Top Ten “New to Me” Games early-2019

As in the past, I’d again like to look at some of the best games that I’ve tried for the first time (relatively) recently.

 

Ground rules:

  • The only qualification for this list is that I personally played the game for the first time since my late-2017 list.
  • It’s been over a year since my last list, so I’m doing a top 10 this time instead of 5, and there are STILL great games that didn’t make the cut. Honorable Mentions include, but aren’t limited to Argoat, Dark Moon, and Herbalism.

 

Special mention: Trickerion has been featured here before, but I played it for the first time with more than 2 players recently and really loved it in that manner as well, so wanted to give it another shout out.

 

 

10. Sentient

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Sentient perhaps looks a little more complicated than it is at first glance (and sadly any use of mathematical symbols immediately scares away some players). The mechanics are actually really straightforward and clever, with chosen cards changing the dice values on a player’s mat when played and the final values of the dice determining points scored based on the formulas on the cards. The balancing act gives rise to interesting choices in this unique, great little game.

Further thoughts here.

 

 

9. Gloomhaven

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Gloomhaven has massive setup and a million bits and pieces, but it all allows for a level of flexibility and depth that make it an extremely compelling dungeon crawler. It’s a bit cumbersome, but really well done and engrossing overall.

 

 

8. Unicornus Knights

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Unicornus Knights is a cooperative game with a wonderfully ridiculous premise. A “throw-caution-to-the-wind” princess wants to reclaim her lost kingdom, and the players are the various knights and retainers trying to keep her alive as she marches straight towards her goal. It’s hampered a bit by a rather poor rulebook and some odd graphic design choices made when bringing the game to the US, but once everything is sorted and settled this is a unique, highly engaging group game.

 

 

7. Spirit Island

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Spirit Island is a challenging co-op with a real sense of entropy and things getting out of hand as players take the role of spirits trying to protect/reclaim their island from colonists building towns and cities. The mechanics that govern the progression of what players are fighting against are ingenious, including an interesting, natural mechanic where the victory condition gets less stringent as the game goes on. This is something that really feels different among all the games I play, to great effect.

 

 

6. Raiders of the North Sea

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Raiders of the North Sea is a highly thematic game that captures a nice rhythm of building up in preparation for a specific action (in this case making raids of the surrounding area), executing, then doing it again, all without things ever feeling stagnant. I’ve only played with two players so far and there are aspects I think might be better with more players, but overall I really enjoyed this.

Further thoughts here.

 

 

5. Minerva

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I didn’t know anything about this before my friend brought it to the table, and it ended up being a wonderful surprise. It’s the first tile laying game in ages I’ve gotten excited about, with an interesting and unique activation mechanic that leads to meaningful choices with an eye towards balancing needing straight lines for optimal use of tile abilities with “blocks” for maximum scoring. This is a great game that made an excellent first impression and is something I anticipate adding to my collection in the future.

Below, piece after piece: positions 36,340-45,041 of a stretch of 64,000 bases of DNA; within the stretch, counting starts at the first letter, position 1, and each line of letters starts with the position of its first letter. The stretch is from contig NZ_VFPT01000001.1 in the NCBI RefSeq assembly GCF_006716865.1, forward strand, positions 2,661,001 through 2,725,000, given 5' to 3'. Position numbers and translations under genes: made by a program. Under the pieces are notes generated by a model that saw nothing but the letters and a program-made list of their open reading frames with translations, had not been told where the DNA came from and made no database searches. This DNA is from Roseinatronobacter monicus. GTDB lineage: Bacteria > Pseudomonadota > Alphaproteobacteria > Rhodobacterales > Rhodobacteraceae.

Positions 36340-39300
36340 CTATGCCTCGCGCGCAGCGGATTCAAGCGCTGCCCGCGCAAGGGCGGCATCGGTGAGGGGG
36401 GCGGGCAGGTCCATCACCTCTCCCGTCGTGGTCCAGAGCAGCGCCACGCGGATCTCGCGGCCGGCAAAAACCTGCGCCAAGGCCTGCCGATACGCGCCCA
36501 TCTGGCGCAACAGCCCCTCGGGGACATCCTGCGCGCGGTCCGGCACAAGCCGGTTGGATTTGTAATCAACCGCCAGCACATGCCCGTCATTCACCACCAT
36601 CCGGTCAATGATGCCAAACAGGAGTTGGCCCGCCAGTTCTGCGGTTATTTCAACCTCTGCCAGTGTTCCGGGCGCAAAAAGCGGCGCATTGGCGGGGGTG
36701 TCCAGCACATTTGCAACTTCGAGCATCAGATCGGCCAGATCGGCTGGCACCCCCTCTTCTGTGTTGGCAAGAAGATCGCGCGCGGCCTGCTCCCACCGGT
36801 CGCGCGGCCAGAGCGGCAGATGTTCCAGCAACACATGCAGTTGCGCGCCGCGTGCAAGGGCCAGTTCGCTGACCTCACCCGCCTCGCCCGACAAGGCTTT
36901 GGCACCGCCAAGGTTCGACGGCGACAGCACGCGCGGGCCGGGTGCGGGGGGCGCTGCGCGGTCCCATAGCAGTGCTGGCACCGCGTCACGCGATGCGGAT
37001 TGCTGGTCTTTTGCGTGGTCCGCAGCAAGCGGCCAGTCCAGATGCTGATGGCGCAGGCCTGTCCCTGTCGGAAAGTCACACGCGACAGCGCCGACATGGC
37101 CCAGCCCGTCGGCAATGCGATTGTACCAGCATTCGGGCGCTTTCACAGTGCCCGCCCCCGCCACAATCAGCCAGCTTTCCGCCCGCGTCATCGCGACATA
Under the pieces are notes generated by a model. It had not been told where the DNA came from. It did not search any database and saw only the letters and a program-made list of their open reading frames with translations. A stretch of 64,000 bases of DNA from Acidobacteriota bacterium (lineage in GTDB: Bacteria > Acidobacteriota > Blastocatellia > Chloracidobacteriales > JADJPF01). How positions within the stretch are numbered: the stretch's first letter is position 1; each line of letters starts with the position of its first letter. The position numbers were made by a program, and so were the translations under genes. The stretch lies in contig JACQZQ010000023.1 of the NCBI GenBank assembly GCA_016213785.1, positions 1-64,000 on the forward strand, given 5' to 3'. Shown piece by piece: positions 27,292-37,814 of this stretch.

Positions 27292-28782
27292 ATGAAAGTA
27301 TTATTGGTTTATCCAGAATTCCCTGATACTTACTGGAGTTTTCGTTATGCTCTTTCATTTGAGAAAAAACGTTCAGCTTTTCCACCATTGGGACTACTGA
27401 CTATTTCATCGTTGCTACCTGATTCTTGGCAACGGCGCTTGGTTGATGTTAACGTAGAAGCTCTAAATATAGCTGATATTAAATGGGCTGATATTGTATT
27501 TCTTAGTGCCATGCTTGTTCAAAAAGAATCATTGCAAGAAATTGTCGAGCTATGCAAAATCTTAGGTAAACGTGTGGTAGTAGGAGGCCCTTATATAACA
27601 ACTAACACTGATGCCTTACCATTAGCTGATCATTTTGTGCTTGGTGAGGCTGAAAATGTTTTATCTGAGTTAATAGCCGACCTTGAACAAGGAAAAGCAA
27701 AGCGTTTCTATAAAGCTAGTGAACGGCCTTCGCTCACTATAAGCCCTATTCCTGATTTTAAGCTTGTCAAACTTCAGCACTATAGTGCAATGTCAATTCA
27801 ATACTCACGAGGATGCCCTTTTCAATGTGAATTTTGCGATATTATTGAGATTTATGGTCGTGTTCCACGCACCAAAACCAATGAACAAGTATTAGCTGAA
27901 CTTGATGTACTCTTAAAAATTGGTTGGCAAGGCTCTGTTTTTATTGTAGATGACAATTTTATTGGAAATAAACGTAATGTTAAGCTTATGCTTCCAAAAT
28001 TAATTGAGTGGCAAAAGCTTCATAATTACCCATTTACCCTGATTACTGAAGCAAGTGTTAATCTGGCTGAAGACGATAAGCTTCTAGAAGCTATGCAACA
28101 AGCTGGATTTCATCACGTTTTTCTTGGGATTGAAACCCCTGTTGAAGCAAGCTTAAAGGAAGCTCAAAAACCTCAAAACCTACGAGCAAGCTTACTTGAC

4. Shadows in Kyoto

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Shadows in Kyoto is a two player game of hidden information and strategic movement. The imaginative new take it brings to classic gameplay elements seen in games like Stratego and the depth arising from the hand management and asymmetric power aspects combine to something really fun and engaging. I loved this accessible, intriguing game immediately.

Full review.

 

 

3. Exit: Sinister Mansion, Dead Man on the Orient Express

 

It’s hard to know how to treat the Exit series in lists like this, as the new installments aren’t expansions or remakes but are generally similar enough to be treated as such. But I felt these two pushed new boundaries with the format and puzzle types and they are perhaps my two favorite of the entire series. So I’m featuring/recommending them both in this single entry.

More thoughts on the series.

 

 

2. Watson & Holmes

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Watson & Holmes is kind of a competitive, tighter version of things like Sherlock Holmes: Consulting Detective. The structure and gameplay elements are incredibly well integrated with the mystery solving aspect as players visit different location cards and take notes on the information they find trying to answer three key questions asked at the start of each case. The overall balance and way all the various elements come together is fantastic, and I loved the two games of this I’ve played thus far.

(Review to follow.)

 

1. Detective

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Simply incredible. Full review on the way once I get to finish up with the final case, but Detective is a wonderfully compelling cooperative campaign game that feels like doing actual detective work in a fun and captivating way. Each session/case does require a bit of time (~3 hrs each), but it doesn’t feel it at all. The way information is gathered is key, and between the decisions on what leads to follow, incorporation of a special website, and historical connotations this really knocks things out of the park in terms of creating an engrossing experience.